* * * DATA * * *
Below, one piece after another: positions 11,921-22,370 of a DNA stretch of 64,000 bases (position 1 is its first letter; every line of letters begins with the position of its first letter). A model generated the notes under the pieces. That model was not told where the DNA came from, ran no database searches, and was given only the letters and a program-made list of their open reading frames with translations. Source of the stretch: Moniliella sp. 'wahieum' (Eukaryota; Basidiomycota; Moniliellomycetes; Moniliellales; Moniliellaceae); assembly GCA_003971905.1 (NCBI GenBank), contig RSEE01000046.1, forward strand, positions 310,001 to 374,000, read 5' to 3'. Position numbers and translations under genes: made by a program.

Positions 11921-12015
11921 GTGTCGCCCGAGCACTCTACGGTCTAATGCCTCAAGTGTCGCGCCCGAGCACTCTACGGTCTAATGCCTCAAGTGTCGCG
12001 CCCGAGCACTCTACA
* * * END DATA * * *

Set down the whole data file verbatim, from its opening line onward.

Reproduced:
Below, one piece after another: positions 11,921-22,370 of a DNA stretch of 64,000 bases (position 1 is its first letter; every line of letters begins with the position of its first letter). A model generated the notes under the pieces. That model was not told where the DNA came from, ran no database searches, and was given only the letters and a program-made list of their open reading frames with translations. Source of the stretch: Moniliella sp. 'wahieum' (Eukaryota; Basidiomycota; Moniliellomycetes; Moniliellales; Moniliellaceae); assembly GCA_003971905.1 (NCBI GenBank), contig RSEE01000046.1, forward strand, positions 310,001 to 374,000, read 5' to 3'. Position numbers and translations under genes: made by a program.

Positions 11921-12015
11921 GTGTCGCCCGAGCACTCTACGGTCTAATGCCTCAAGTGTCGCGCCCGAGCACTCTACGGTCTAATGCCTCAAGTGTCGCG
12001 CCCGAGCACTCTACA